Under these assumptions, the joint probabilistic model is formulated as follows:

P(I1,I2,D,L1,L2,γ)=P(I1|L1,θ1). P(I2|L2,θ2).              P(D|L1,L2,ζ). P(L1). P(L2)    (1)

where γ = {θ1, θ2, ζ}. Our model is optimized by the maximum a posteriori (MAP) problem shown in Equation (2). Since the knowledge of tissue class labels helps in finding the model parameters and vice-versa, we reformulate our MAP problem as presented in Equation (3).

γ^MAP=argmaxγ   ln P(γ|I1,I2,D)=argmaxγ  ln P(I1,I2,D,γ)    (2)
            =argmaxγ  lnL1,L2P(I1,I2,D,L1,L2,γ)    (3)
            argmaxγL1,L2P(L1,L2|I1,I2,D,γ¯).            ln P(I1,I2,D,L1,L2,γ)P(L1,L2|I1,I2,D,γ¯)    (4)

Finally, a lower bound of our model is derived using Jensen's inequality and optimized by the EM algorithm. The Q-function, which is the log likelihood function whose expected value is computed in the E-step can now be written as:

Q(γ|γ¯)=EL1,L2|I1,I2,D,γ¯ [ ln  P(I1,I2,D,L1,L2,γ)](5)

with the joint posterior distribution P(L1,L2|I1,I2,D,γ¯). The sum over all possible tissue classes k(2) of the joint posterior distribution gives us the soft segmentation of the tissue class at time point 1. Similarly, the sum over all possible tissue classes k(1) of the joint posterior distribution gives us the soft segmentation of the tissue class at time point 2.

In the M-step, a new set of values for model parameter γ is computed by maximizing the Q-function (see Supplementary Material for closed form solutions).

2.4. Pruning

The soft lesion segmentations obtained from the E-step of the joint EM algorithm are pruned to eliminate non-lesions (such as partial volume effects, artifacts) that share intensities and locations with the potential lesions. Thereto, a priori information on the appearance, location and volume of lesions is incorporated: (1) the lesion intensities should be hyper-intense compared to the WM intensities on bias field corrected FLAIR image, (2) the lesions are in the WM region, and (3) the lesion needs to have a minimum volume of 0.005 ml (empirically determined) to avoid spurious lesion detection. The hyper-intensity is defined as the mean plus two times the standard deviation of WM intensities. The intensities and location of WM region are computed using the WM segmentation from the MSmetrix-cross pipeline. In addition, a priori defined binary mask (defined in the MNI space and consisting of the cerebral cortex and WM in-between the ventricles) is warped to the subject space to remove lesion candidates from these regions that are likely to result in a false lesion segmentation. After the pruning, the soft lesion segmentations are binarized using a threshold of 0.9 (empirically determined) on the posterior probabilities.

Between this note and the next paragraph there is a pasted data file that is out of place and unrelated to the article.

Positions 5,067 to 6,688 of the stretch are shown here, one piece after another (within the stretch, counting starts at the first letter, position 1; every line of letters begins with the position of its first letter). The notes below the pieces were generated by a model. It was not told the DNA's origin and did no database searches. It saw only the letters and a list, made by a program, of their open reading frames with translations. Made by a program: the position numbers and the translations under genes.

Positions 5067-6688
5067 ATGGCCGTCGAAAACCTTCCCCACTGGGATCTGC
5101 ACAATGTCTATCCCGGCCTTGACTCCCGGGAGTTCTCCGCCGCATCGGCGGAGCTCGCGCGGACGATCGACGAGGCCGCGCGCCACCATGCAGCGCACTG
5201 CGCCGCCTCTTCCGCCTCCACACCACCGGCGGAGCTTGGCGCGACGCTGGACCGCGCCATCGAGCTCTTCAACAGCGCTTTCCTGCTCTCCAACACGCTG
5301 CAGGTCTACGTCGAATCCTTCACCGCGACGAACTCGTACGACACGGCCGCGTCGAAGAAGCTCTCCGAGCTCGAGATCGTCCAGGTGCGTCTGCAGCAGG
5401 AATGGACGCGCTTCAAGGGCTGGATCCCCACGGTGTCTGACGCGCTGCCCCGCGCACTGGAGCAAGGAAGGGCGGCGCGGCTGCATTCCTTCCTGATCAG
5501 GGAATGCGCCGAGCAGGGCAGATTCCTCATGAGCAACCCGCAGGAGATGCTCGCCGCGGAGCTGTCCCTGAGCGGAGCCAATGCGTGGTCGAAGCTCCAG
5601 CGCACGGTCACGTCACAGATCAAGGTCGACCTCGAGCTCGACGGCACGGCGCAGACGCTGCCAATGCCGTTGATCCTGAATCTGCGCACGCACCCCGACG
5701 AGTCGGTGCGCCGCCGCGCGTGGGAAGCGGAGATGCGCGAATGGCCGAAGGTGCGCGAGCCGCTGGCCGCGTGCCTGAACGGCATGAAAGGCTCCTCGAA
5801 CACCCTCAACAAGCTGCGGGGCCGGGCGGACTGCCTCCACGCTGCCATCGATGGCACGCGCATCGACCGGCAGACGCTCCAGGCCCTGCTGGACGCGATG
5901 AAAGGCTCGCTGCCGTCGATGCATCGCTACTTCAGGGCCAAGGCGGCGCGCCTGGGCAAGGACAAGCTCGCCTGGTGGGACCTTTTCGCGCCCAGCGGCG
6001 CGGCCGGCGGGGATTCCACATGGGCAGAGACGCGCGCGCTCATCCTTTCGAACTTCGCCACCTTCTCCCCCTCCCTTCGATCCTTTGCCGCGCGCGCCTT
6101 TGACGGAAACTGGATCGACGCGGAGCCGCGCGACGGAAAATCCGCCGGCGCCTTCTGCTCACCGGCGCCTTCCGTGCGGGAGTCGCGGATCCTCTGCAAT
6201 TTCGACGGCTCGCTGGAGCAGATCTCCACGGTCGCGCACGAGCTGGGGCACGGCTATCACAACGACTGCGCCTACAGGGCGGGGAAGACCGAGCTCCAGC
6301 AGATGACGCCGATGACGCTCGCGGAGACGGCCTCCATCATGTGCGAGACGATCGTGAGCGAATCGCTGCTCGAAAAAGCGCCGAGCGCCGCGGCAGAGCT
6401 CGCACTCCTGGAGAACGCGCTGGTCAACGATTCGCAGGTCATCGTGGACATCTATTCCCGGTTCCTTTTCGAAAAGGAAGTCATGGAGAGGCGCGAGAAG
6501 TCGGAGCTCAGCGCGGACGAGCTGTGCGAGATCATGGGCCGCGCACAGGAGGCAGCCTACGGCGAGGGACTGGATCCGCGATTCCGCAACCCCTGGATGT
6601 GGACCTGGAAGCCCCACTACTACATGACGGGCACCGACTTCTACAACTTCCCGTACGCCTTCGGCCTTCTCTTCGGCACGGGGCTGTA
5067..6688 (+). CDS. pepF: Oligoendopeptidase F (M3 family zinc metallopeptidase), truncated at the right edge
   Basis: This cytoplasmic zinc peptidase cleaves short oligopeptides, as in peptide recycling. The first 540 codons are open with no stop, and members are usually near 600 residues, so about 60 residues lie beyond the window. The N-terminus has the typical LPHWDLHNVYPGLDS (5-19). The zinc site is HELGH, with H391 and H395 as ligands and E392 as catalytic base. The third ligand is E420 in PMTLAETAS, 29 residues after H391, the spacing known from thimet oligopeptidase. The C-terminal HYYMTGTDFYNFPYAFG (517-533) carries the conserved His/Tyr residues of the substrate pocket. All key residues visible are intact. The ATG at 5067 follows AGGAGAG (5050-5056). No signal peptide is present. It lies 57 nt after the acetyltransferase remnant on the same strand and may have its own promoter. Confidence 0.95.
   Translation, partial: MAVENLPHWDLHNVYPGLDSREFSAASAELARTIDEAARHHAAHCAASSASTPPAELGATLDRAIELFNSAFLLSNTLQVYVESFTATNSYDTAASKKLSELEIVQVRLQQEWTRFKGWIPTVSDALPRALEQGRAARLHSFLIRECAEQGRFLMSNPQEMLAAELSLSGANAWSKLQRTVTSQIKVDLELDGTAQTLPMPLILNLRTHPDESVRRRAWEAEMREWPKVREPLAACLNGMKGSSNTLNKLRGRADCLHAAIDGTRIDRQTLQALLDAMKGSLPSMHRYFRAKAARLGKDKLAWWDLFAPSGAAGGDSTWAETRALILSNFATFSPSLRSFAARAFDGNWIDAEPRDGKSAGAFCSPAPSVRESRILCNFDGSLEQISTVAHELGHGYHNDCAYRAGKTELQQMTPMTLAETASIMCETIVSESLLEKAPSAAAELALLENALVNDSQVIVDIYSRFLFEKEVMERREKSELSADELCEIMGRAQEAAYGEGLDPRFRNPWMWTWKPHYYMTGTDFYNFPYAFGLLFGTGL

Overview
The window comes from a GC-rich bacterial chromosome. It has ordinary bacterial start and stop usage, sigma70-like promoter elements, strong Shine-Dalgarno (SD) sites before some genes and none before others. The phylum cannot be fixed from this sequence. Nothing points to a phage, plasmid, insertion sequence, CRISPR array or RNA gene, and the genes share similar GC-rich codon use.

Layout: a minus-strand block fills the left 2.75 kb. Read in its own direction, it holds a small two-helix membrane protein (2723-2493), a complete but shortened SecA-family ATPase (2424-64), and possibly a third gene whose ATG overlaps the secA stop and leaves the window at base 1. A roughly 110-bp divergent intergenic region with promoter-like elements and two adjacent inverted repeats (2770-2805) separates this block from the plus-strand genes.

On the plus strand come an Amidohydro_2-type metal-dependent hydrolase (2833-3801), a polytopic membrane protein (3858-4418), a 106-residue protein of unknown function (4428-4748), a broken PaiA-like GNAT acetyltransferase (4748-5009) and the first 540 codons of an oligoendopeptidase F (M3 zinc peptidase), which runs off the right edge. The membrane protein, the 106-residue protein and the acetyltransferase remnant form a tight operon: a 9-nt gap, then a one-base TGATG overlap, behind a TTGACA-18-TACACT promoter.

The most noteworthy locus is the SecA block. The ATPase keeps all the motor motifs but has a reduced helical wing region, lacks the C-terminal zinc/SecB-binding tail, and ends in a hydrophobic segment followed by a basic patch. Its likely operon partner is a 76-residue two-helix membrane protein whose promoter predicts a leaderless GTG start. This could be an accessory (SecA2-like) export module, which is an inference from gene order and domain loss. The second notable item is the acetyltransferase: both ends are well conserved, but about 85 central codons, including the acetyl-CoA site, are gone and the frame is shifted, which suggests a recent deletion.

2.5. Performance Tests

2.5.1. Comparison with State-of-the-Art Methods

We compare MSmetrix-long pipeline with the MSmetrix-cross pipeline to know the gain over the cross-sectional method. Furthermore, we also compare against the longitudinal pipeline of the Lesion Segmentation Toolbox (LST) software package (LST1), version 2.0.12, which is implemented in SPM12 (SPM2). The longitudinal pipeline of LST, which is referred to as LST-long in this paper, performs individual time point lesion segmentation using the lesion growth algorithm described in Schmidt et al. (2012). The obtained lesion segmentation maps of different time points are coregistered to the baseline scan and are corrected by comparing the relative differences of FLAIR intensities in all lesion maps to produce the final lesion segmentation at each time point (see LST documentation, LST1).